Scott Crease at Max Fordham has some tips for minimising the amount of materials used in new residential schemes
Reducing the amount of carbon – both embodied and operational - in our buildings is the single-most critical issue facing the built environment. It’s greatly encouraging that in recent years this has become a mainstream issue, not just for the construction sector, but for society as a whole. For sustainable engineers and those involved in the design of buildings, we have been grappling with this problem for some time. However, the answer at a basic level has never changed: less is more.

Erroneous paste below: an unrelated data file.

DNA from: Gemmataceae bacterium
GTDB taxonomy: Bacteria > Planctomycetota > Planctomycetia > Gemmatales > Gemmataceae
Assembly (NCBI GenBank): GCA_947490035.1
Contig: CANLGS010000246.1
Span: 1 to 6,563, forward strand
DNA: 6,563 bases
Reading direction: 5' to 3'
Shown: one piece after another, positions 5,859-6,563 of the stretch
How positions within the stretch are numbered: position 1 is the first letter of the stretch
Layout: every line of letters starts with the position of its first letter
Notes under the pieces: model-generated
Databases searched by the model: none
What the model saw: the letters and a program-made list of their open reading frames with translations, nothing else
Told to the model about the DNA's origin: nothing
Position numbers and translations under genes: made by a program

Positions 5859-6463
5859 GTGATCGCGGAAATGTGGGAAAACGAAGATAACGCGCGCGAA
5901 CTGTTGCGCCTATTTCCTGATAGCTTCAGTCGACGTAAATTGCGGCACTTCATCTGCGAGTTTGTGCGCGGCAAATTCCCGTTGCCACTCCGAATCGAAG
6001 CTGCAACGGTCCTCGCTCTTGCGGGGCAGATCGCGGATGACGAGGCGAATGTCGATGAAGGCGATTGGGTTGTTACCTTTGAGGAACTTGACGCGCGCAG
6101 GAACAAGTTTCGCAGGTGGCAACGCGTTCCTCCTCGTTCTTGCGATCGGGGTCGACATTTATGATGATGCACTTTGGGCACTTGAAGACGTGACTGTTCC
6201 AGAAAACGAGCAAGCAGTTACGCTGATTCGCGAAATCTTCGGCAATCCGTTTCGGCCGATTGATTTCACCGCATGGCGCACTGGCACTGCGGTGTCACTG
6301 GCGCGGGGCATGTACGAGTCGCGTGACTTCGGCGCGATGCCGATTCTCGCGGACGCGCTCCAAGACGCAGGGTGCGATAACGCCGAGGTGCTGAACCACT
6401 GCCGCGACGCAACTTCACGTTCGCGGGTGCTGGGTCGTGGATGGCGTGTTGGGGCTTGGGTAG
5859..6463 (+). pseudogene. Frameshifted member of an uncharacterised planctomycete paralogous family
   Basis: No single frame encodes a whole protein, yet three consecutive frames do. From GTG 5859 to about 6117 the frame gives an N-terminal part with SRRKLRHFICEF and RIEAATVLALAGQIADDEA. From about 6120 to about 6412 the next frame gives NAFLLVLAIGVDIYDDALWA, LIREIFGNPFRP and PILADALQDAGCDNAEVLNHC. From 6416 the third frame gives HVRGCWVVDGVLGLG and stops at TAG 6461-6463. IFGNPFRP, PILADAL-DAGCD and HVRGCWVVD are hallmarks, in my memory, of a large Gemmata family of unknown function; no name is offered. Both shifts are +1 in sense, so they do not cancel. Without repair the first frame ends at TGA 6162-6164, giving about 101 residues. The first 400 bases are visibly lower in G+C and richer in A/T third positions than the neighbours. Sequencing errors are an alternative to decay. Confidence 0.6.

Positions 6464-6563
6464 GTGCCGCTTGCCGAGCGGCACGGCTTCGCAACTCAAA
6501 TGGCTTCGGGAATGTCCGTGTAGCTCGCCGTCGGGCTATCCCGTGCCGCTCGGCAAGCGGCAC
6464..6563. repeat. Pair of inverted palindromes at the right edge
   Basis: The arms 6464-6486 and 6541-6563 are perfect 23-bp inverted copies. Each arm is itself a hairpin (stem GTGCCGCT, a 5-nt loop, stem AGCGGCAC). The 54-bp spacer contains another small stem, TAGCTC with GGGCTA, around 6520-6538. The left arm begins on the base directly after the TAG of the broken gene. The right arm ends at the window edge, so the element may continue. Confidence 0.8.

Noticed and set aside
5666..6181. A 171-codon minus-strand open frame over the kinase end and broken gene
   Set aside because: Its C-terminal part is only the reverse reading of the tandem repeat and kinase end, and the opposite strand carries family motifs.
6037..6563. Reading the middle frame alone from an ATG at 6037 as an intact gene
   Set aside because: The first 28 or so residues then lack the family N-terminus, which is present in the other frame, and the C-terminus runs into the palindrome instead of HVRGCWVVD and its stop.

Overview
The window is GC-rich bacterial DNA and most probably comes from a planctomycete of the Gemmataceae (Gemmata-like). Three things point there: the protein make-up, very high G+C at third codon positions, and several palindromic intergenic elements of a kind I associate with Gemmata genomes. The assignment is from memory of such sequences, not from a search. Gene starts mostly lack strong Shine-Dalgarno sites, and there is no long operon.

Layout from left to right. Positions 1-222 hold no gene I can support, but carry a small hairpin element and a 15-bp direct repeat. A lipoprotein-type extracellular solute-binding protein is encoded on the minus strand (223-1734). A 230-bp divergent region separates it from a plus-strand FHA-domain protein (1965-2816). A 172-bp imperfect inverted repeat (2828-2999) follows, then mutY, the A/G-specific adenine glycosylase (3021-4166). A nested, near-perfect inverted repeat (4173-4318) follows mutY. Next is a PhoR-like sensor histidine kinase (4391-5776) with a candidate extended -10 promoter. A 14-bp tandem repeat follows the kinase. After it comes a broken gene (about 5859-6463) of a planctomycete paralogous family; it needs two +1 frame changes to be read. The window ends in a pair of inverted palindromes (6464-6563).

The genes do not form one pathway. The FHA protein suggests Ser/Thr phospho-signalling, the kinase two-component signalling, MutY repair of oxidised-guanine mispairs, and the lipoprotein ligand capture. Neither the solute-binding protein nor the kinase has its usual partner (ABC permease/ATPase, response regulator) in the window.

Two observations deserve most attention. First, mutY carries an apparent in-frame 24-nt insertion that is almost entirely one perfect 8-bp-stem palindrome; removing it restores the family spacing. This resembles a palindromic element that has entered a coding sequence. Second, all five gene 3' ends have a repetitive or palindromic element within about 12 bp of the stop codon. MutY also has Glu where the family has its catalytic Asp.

When building new homes, the production, transport, and construction of materials emits carbon. For building services specifically, the accounting of embodied carbon is generally poor, as systems and equipment are made up of components and composite materials that can’t be simply measured by weight or volume. However, it still holds that using fewer materials in a development will result in an inherently lower carbon footprint.
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